Starting Wednesday, the new student-run Composting Committee began composting food waste from the kitchens of 350 residential units throughout campus. Compostable material will be transformed into fertilizer and used at Long Lane Farm.
Corey Guilmette ’13 first proposed the new program in a meeting with Director of Environmental Health, Safety, & Sustainability Bill Nelligan at the end of last semester. The 350 residential units that are targeted compromise more than half of undergraduate housing. The committee also hopes to reach out to graduate students since many live near the seven green machines placed throughout campus. If the program proves successful, more green machines will be purchased.
Advertising began just this week, but students have already expressed interest, according to organizers. Although such programs have failed in previous years, the committee is planning to make changes that they hope will bring about success.
“Last year it sort of fell apart because of two main problems,” said Guilmette, who heads the committee. “First, it was more broadly targeted at the campus in general and not just residential units with kitchens, so a lot of people didn’t even know what the green machines were and random stuff got put in them. Then last year, the people who initially ran [composting] graduated. They weren’t properly maintained so they started leaking and rotting.”
Guilmette, along with 15 other active members, hopes to remedy the misuse of the machines mainly by educating students about the composting process. Information has been posted on the Composting Committee’s website and will be written on the green composting machines. In addition, students will receive magnets for their refrigerators and stickers for their composting bins.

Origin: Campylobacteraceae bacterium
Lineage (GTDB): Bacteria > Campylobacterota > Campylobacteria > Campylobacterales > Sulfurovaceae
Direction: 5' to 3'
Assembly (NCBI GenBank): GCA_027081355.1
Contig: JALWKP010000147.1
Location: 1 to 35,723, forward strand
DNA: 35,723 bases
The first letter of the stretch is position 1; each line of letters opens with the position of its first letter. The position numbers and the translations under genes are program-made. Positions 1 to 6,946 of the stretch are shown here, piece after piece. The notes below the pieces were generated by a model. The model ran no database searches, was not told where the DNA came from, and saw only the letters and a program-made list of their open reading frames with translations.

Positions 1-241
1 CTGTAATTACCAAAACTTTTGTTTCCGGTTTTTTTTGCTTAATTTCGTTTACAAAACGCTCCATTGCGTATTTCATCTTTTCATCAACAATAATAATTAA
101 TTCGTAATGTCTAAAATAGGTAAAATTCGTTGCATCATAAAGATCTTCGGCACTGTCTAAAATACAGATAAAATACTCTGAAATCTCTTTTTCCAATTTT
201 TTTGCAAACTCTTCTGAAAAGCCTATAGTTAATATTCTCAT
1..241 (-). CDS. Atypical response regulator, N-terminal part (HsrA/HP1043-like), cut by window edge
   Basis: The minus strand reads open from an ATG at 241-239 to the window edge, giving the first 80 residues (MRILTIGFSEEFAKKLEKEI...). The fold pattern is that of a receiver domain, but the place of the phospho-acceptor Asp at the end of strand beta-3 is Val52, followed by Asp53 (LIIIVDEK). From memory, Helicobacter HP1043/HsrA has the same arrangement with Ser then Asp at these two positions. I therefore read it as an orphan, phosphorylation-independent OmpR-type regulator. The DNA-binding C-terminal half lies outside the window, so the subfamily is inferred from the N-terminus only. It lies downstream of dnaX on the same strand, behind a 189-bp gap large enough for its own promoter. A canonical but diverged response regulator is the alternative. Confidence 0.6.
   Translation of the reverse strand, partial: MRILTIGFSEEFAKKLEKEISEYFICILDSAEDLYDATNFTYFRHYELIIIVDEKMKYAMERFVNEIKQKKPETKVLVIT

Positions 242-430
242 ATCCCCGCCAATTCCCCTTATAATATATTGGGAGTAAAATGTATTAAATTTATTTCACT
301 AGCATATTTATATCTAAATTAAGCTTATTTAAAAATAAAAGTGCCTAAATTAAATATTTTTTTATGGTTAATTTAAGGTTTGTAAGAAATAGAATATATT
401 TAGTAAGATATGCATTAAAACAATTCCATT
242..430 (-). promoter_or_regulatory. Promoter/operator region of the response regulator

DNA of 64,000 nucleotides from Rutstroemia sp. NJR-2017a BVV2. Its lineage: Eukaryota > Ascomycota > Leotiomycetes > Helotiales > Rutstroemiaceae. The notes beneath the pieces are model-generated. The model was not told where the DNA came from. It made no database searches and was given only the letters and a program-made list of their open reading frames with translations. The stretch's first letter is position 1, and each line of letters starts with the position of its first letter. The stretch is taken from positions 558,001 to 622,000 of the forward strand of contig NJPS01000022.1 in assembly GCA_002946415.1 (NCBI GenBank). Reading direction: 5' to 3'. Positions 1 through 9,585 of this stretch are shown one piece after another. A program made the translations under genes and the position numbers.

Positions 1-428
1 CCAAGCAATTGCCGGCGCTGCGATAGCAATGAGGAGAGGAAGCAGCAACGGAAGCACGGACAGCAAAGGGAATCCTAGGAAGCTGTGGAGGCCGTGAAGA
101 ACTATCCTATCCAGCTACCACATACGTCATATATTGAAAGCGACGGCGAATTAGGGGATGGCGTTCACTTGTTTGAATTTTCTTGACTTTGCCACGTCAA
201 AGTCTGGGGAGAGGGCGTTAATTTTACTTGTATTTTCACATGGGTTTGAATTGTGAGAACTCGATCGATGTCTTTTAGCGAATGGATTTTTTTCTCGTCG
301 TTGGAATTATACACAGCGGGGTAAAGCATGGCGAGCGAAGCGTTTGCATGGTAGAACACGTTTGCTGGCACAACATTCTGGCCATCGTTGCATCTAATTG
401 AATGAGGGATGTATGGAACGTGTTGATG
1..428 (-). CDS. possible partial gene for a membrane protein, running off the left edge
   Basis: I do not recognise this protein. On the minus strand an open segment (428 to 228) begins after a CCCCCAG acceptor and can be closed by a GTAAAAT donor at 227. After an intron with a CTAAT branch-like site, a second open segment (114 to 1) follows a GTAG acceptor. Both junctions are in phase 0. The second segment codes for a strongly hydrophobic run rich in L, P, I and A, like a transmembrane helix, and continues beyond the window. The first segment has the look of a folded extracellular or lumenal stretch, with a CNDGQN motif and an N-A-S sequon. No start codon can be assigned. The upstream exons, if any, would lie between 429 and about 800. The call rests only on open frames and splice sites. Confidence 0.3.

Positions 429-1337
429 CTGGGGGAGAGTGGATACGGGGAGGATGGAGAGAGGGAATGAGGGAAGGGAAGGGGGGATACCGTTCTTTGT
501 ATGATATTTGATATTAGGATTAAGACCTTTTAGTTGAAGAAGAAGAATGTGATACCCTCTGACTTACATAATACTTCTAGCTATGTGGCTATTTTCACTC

“We’re going to make it as simple as possible and ourselves as accessible as possible,” Guilmette said.
To participate in the initiative, students only need to place their composting material in one of the green machines around campus and spin it. Compostable material includes tea bags, grains, fruits, and more. It does not include non-organic items, meat, or liquids.
The committee is also hosting training meetings to introduce students to the program. Furthermore, they will be distributing composting buckets, magnets, and stickers from Sunday to this Tuesday in the lobbies of Olin and the Science Libraries from 9 p.m. to midnight.
An art exhibit promoting composting was placed outside of Weshop yesterday.
To solve the issue of maintenance, the Committee hopes to attain a few work-study positions by next fall so the program does not deteriorate as it has in previous years. For now, members of the committee will oversee the maintenance of the green machines.
The composting initiative is financed through the Green Fund established last year to promote sustainability on campus. The Wesleyan Student Assembly (WSA) purchased the seven green machines in 2008.
The Composting Committee will also be receiving assistance from Physical Plant, which currently runs the program at the Usdan Marketplace dining hall. Furthermore, Physical Plant maintains two industrial composters at Long Lane Farm. When the machines fill up they will be transferred to the larger industrial composters.
Guilmette expressed gratitude for Bill Nelligan’s assistance to the Composting Committee.
“Bill Nelligan has been really helpful and showed us where their green machines are, how to use them, how to drive the trucks,” he said. “He’s been instrumental.”
There is also interest in composting for residence halls, but it will not be implemented at this time, since these kitchens are much less organized and generally see less cooking.
“We’d really like to do it, it’s just that it’s more of a complicated process in terms of coordinating with the dorms,” Guilmette said. “We might allow some dorms to compost if they can express enough interest and coordination, but the main problem with that right now is that we don’t have enough composting machines. So if they’re willing to do a little more legwork on it, it’s certainly feasible.”